February Reading


I’m not quite sure what happened, but in the month of February I started reading again. I think that the baby started sleeping predictiably through the night and, with that, just comes more margin. When you aren’t sleep deprived, you are able to have an attention span and absorb more information! Go figure! Anyway, I didn’t start with any kind of agenda or plan on what to read, I just started reading books that were either recommended, had been unfinished, or sounded interesting.

The Fourth Turning – William Strauss and Neil Howe

I stumbled on this book in January. I had heard someone mention that our nation was in a fourth turning. I thought that was a very interesting phrase to use, so I looked it up and found the book. Written in 1997, the book is neither political nor religious, but Howe and Strauss focuses on how cycles of history create a predictable pattern that spans every 100 years. Mirroring seasonal changing, nations also go through four turnings about every 25 years…the High (Spring), the Awakening (Summer), the Unraveling (Autumn) and the Crisis (Winter). This book is a unique blend of history and demographics that almost create a family systems book for generational American history. The authors explain that each generation has an archetypal role to play in each season, and this theory really connected the dots for me as we see the conflict play out between the Baby Boomers and younger generations. I appreciated that the book was written 24 years ago because it makes it truly apolitical and gives a perspective that stands outside of time when you read it. Highly recommend.

To get the book, go here: https://rstyle.me/+KOgpQsKZ_gdV1tsT2xT_kQ

To tune into Neil Howe’s podcast go here: https://podcasts.apple.com/us/podcast/demography-unplugged-with-neil-howe/id1499513587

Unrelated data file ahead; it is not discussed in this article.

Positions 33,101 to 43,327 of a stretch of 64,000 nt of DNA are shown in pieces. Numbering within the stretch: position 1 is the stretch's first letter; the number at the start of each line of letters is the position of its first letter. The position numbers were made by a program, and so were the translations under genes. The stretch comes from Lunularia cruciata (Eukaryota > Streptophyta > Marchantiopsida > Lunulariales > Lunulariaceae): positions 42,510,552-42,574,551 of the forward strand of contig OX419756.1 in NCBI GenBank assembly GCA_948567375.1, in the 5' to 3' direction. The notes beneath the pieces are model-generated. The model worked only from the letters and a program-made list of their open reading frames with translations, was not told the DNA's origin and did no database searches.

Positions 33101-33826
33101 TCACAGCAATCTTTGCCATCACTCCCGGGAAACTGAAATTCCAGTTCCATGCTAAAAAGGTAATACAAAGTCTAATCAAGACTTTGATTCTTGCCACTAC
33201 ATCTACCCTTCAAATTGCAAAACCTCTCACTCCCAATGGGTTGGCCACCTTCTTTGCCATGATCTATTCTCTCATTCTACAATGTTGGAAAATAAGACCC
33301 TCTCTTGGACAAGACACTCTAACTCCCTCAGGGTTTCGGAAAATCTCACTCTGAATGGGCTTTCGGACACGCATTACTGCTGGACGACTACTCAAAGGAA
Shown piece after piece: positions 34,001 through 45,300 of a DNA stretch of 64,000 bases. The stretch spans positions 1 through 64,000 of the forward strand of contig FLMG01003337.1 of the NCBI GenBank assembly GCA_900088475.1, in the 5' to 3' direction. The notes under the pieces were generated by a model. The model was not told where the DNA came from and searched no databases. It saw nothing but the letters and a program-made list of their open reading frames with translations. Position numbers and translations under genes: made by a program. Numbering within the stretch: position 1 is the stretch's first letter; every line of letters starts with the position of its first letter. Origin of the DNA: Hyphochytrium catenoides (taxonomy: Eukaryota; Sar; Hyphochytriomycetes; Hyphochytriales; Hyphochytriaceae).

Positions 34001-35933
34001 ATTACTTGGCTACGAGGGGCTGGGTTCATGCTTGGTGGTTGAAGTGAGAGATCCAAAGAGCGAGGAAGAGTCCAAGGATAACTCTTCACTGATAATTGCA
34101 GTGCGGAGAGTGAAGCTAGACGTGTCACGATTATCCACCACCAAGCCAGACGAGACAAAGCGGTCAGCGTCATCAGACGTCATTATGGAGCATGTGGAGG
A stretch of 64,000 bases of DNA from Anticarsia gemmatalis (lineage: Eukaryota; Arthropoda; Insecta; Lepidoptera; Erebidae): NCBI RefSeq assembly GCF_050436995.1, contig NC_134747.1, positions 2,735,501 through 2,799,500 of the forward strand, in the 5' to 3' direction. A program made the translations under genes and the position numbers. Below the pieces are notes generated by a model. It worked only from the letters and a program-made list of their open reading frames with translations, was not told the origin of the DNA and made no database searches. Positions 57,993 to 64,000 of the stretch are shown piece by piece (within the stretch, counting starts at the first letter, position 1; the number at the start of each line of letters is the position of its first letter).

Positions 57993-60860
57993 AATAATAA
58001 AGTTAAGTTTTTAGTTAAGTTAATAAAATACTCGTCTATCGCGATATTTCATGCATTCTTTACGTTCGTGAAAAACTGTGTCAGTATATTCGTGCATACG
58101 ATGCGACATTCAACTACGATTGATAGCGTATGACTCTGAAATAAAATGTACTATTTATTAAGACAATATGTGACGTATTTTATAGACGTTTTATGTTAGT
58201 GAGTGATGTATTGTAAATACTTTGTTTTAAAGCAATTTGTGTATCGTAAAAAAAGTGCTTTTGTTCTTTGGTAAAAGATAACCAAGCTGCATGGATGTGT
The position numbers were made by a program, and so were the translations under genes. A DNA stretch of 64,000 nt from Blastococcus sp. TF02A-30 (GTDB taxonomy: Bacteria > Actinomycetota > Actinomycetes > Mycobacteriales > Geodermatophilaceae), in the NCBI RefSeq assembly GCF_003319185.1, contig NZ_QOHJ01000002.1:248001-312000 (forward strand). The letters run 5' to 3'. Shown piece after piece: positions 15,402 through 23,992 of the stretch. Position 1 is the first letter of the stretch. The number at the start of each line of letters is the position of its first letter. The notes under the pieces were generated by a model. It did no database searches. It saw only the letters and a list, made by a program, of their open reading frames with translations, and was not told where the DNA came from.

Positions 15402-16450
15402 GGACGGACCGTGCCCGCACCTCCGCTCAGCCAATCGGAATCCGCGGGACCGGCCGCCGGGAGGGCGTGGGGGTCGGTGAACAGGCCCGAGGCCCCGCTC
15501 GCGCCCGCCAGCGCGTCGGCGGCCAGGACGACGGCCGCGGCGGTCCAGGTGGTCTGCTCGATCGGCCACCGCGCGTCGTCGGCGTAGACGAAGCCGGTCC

The Fellowship of the Ring – JRR Tolkien 

Ah…Tolkien…sometimes you just need some Hobbits in your life. I’ve read The Fellowship before, but it had been awhile. So, when my favorite online book club said that they would be discussing The Lord of the Rings, I was excited to revisit it again! I actually listened to it on Audible, which was a delight. Rob Inglis narrates and does a beautiful job of distinguishing the voices, singing Tom Bombadil’s songs and speaking Elvish. It was totally worth the 1 credit at Audible. The insight from the book discussion was profound. So, it really has been a really enriching experience this time around. 

You can find the audio book here: https://rstyle.me/+tfz7caDlvZXy3jcl0YoRTw

You can join the Patreon book club here: https://www.patreon.com/closereads

The Time In Between – Maria Duenas

This was a novel that I started when I was pregnant, got really into reading it, and then stopped reading it because the third trimester hit me pretty hard! But I picked it up again and it was a fantastic read. It follows the journey of a young seamstress who travels from Madrid to follow her lover to Morocco during the onset of the Spanish Civil War. Spanish history is not something I am familiar with at all, so I kind of enjoyed being clueless…it allowed the historical fiction play out without any spoilers. The translation is beautiful, and Duenas brings her background as an academic to give you a fully immersive historical experience. Do not, under any circumstances, get the audio book because it is so painful to listen to. I bought it on Audible and tried to listen to it, but the narrator (bless her) was so monotone that it totally distracted from the beauty of the translation. I promptly returned it. If you really want to nerd out, it was made into a tv series (I think on Netflix) but so far I can’t find it with the subtitles. Let me know if you find it!

You can find the book here: https://rstyle.me/+6eKnaMH4IllEmGGz6HYV-g



Educated – Tara Westover

This was a beautifully written book that inspired a completely separate post! 

You can find my thoughts on it here: http://www.pursuingthebeautiful.com/2021/02/11/points-of-connection-with-educated-by-tara-westover/








Similar Posts

Leave a Reply